1. Dealing with injured baby birds is the worst thing. If wildlife are caught by a cat, they need antibiotics within 24 hours. I had to wait two days for the rescue people to collect the little fella. I’d given him bits of banana, as it’s not wise to give them water to begin with. He was definitely still alive even after that time. What was ironic was that I was told to keep him warm, and as I can’t afford to heat my house, I popped him up in the bathroom and just switched that one radiator on to keep him alive. Meanwhile, I was freezing downstairs! That’s real love for you, isn’t it!? 😊

  2. Has such a great fluency and tease, and induces shifting loyalties. I thought puss was going to be in trouble with foul weather and tom cats, and I didn’t want her to get hurt. I thought the poem was slowly building to her death. At the beginning I didn’t picture her as a predator, and when it was clear that she was not to be the victim, loyalties shifted. Mostly, roaches, rats, and mice are to be exterminated in an urban environment to avoid catastrophe. And putting aside the cuteness factor of animals, I’m not comfortable standing in an open field while a lion attacks me. Context is a big dilemma. I had a very kind dog once but she was instantly vicious when we went bird hunting. She had to be taught to fetch and not crunch a bird that we hunted. Hunting at the supermarket for a dead clean chicken is a lot different than pheasant hunting in the wild.

    1. Thanks for your comment, Doug. I’m glad you liked the poem. To be honest, when I started writing it, I had no idea how it was going to end. My cat is definitely a hunter, but where possible; I try to save the little creatures she catches. She rarely kills them, so they have a good chance of returning to the wild (wild being my garden, that is.) The mouse was a field mouse but they only come into the house if brought in by the cat. It’s the baby birds that are difficult to manage. They suffer from shock quite quickly when attacked by a cat. They’re more of a job to care for and usually have to go to the wildlife rescue centre to be hand-reared. I know what you mean about context, though. I wonder why your lovely dog became so vicious when you went bird hunting. Perhaps, it’s just inbuilt nature, certainly with hunting dogs anyway.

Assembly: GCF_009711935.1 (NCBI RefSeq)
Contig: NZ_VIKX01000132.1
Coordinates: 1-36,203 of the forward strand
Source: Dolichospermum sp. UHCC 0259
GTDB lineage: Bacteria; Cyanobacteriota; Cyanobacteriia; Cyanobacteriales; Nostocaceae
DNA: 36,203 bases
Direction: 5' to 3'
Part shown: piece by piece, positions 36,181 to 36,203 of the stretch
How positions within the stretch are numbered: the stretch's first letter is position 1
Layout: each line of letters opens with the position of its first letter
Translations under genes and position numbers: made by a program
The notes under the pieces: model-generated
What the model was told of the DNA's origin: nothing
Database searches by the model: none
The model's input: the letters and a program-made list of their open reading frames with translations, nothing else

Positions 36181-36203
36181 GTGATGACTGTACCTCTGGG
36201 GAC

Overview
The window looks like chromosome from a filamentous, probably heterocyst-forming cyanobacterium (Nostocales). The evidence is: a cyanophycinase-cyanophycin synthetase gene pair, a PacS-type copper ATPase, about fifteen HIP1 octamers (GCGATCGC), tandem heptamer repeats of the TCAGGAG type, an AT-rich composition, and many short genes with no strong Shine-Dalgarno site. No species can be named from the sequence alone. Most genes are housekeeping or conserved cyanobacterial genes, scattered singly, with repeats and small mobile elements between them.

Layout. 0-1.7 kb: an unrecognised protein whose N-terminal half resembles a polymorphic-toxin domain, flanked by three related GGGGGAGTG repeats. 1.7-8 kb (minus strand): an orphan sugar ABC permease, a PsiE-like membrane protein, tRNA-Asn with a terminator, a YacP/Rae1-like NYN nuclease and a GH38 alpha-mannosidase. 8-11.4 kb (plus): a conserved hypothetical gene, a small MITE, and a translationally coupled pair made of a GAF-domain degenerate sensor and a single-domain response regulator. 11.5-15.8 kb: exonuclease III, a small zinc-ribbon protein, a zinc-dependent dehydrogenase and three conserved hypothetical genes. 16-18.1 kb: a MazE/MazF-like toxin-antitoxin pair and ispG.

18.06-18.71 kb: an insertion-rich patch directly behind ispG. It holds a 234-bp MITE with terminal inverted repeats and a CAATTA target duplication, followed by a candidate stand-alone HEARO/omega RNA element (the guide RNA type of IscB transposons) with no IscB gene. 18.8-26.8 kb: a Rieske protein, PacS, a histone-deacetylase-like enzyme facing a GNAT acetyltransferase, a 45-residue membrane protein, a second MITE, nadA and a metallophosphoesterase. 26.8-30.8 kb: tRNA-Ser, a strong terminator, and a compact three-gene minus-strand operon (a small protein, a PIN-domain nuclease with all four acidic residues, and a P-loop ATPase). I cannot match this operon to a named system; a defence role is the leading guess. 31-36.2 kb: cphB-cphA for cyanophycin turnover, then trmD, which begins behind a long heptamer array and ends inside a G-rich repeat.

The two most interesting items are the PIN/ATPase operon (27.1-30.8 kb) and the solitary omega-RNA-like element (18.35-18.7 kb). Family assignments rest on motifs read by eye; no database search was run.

3. Aww. Poor kitty. I have a tendency to leave them to it when they catch mice. I kill so many myself when they get into our kitchen (which is pretty much all winter) that it seems hypocritical to steal their fun. I love this line: I called her once and once again. It have a really nice flow to it.

    1. Eww, Jeff, I couldn’t kill a mouse even if they were running loose in the kitchen. I don’t mean I’d leave them there, but that I now have a couple of humane mouse traps. Once they’re trapped, I let them go out in the garden. I keep Peanut in for a short while, or just long enough to give the mice a chance to get away. I’m glad you enjoyed the poem, though. Thanks for your comment. 🐭

    1. Peanut is always hunting, Carol anne. It’s heartbreaking for me to see the little creatures that she catches. She always brings them through the cat flap as if she’s giving me a present. I’ve tried telling her I’d rather have a new pair of earrings wrapped in pretty paper, but she is just insistent on catching mice and birds for me! 😁 Xx

  4. Lol, cats will be hunters! One of mine needed praise for lining up dead frogs she had caught on the sill near the door, and if I forgot to praise her hunting powers she’d stick the dead frogs inside my shoes. They need their praise!

    1. Peanut is a real hunter, much to my dismay, although it’s only a natural instinct in many cats. Luckily, I don’t get any frogs in my garden (I don’t think any of the neighbours have a pond). I’d hate to think what a squished frog looks like! Funnily enough, when Peanut catches mice and brings them indoors, the mice always find their way into my boots, which stand in the hallway. They think they can’t be seen there, but I know exactly where to look now if one has given Peanut the slip! They say that cats bring prey into the house for us as a gift to their humans. I’d really rather not have those gifts, but as nicely as I put it, Peanut will not get the hint. She thinks she’s doing me a favour 😁🐭 Xx

      1. Oh yes, those are gifts we humans can do without, but the cats won’t take no for an answer! 😆😁😆

          1. Lol! Growing into it is a more likely thing! 😀😁